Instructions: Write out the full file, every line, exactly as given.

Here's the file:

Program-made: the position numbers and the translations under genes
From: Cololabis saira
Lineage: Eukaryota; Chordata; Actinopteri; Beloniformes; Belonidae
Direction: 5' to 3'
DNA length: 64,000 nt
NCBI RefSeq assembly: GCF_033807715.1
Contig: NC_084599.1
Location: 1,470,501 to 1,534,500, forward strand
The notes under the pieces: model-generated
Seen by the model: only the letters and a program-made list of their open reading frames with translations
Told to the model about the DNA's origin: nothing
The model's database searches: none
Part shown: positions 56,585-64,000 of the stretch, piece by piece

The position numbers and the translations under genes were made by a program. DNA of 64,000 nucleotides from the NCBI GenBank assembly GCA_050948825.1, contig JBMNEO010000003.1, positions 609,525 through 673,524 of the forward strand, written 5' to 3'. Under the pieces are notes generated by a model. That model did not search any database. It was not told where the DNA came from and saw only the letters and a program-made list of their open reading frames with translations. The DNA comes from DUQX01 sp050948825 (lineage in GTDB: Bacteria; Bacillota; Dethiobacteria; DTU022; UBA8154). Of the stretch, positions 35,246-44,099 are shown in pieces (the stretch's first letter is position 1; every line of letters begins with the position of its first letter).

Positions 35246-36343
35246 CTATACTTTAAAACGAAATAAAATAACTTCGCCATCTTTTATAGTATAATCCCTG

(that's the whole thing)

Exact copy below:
Program-made: the position numbers and the translations under genes
From: Cololabis saira
Lineage: Eukaryota; Chordata; Actinopteri; Beloniformes; Belonidae
Direction: 5' to 3'
DNA length: 64,000 nt
NCBI RefSeq assembly: GCF_033807715.1
Contig: NC_084599.1
Location: 1,470,501 to 1,534,500, forward strand
The notes under the pieces: model-generated
Seen by the model: only the letters and a program-made list of their open reading frames with translations
Told to the model about the DNA's origin: nothing
The model's database searches: none
Part shown: positions 56,585-64,000 of the stretch, piece by piece

The position numbers and the translations under genes were made by a program. DNA of 64,000 nucleotides from the NCBI GenBank assembly GCA_050948825.1, contig JBMNEO010000003.1, positions 609,525 through 673,524 of the forward strand, written 5' to 3'. Under the pieces are notes generated by a model. That model did not search any database. It was not told where the DNA came from and saw only the letters and a program-made list of their open reading frames with translations. The DNA comes from DUQX01 sp050948825 (lineage in GTDB: Bacteria; Bacillota; Dethiobacteria; DTU022; UBA8154). Of the stretch, positions 35,246-44,099 are shown in pieces (the stretch's first letter is position 1; every line of letters begins with the position of its first letter).

Positions 35246-36343
35246 CTATACTTTAAAACGAAATAAAATAACTTCGCCATCTTTTATAGTATAATCCCTG